There are several retrospective and prospective studies evaluating discrepancy rates between radiology residents, fellows, and attending radiologists, with most studies reporting a major discrepancy rate between 0.5% and 2% [2–10]. Most of these studies focus on a particular modality such as cross-section imaging of the abdomen and pelvis or neurological CT. In comparison, our overall resident and fellow major discrepancy rates (0. 85% and 1.47%, respectively) are similar to those previously reported. Using Orion, however, we are able to evaluate major discrepancy rates with significantly more granularity because all exam and interpreting physician information is integrated into the database. With the use of filters, we can instantly evaluate the major discrepancy rates by modality, subspecialty, year of training, type of call shift, length of call shift, and various other parameters.
As an example, we were able to identify two residents with major discrepancy rates more than 1SD above the class average and one resident with a major discrepancy rate more than 2SD above the class average. All three residents have at least 1 year of residency training remaining and will receive additional training and one-on-one mentoring during core rotations including chest, neuroradiology, abdominal imaging, and ultrasound as part of a formal Clinical Competency Enhancement Program (CCEP). The residency program director will continue to monitor on-call performance and meet with these residents regularly to review major discrepancies and develop strategies for improvement.
There are a considerable number of benefits to using a software application such as Orion to monitor resident and fellow performance on-call. When implementing standard review macros for faculty to use during initial review, the work of identifying and tracking major discrepancies in preliminary interpretations is minimized, and 100% review of all trainee performance can be accomplished. The incredibly time-consuming process of manually recording these discrepant cases into a separate database is eliminated. Since Orion pulls all relevant study information directly from the RIS, major discrepancy rates can be generated by trainee type (resident or fellow), year of training, modality, subspecialty, type of call shift, and length of call shift. Orion is currently being used at our institution for the following activities:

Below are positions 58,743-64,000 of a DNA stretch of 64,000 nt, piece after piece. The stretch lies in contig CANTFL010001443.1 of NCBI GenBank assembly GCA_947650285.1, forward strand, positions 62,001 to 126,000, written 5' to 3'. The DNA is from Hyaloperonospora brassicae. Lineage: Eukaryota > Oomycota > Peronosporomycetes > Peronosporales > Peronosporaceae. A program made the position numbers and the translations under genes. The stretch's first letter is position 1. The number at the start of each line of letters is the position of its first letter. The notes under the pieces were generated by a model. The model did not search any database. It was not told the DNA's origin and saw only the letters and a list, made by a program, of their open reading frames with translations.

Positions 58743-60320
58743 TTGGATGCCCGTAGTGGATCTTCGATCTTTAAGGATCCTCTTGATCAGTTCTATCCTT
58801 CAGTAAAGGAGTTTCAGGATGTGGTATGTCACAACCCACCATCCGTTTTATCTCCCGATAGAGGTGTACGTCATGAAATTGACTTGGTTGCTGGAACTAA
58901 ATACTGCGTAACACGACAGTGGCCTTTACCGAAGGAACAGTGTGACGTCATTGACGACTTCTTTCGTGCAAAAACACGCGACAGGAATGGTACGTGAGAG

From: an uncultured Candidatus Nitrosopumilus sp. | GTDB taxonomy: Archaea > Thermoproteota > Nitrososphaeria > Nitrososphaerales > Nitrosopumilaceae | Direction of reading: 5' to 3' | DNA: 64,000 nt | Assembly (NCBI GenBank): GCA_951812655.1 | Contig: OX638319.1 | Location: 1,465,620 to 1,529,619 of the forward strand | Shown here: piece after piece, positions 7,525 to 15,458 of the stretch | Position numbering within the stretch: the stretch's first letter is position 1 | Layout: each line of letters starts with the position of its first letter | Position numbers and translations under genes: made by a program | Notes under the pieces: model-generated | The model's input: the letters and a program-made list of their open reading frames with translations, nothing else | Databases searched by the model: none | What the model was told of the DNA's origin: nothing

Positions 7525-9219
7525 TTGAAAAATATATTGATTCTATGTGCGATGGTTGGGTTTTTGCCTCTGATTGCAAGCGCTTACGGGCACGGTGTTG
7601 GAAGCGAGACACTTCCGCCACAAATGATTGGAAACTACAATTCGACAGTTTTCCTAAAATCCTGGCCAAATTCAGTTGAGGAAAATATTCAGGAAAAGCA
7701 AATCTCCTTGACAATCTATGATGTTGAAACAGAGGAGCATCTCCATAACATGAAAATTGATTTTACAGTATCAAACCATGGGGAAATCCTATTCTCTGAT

Orion is a simple software application developed using open-source tools to facilitate the identification and monitoring of resident and fellow discrepancies in on-call preliminary reports. This software application is a powerful IT tool that can be used by residency program directors, fellowship programs directors, residents, and fellows to improve educational and training efforts. When incorporated into residency and fellowship training programs, the data gathered can be used to establish benchmarks for individual resident and fellow performance by year of training, modality, and subspecialty, identify residents and fellows who demonstrate major discrepancy rates significantly greater than their classmates, identify subspecialty-specific major discrepancies to tailor the didactic and case-based curriculum, and identify trends in discrepancies that can be targeted with specific missed-case conferences. Major discrepancy rates for radiology residents and fellows can also be part of the Radiology departmental quality report to hospital administration.
Regina O. Redfern is acknowledged for the development and implementation of the Minerva software application.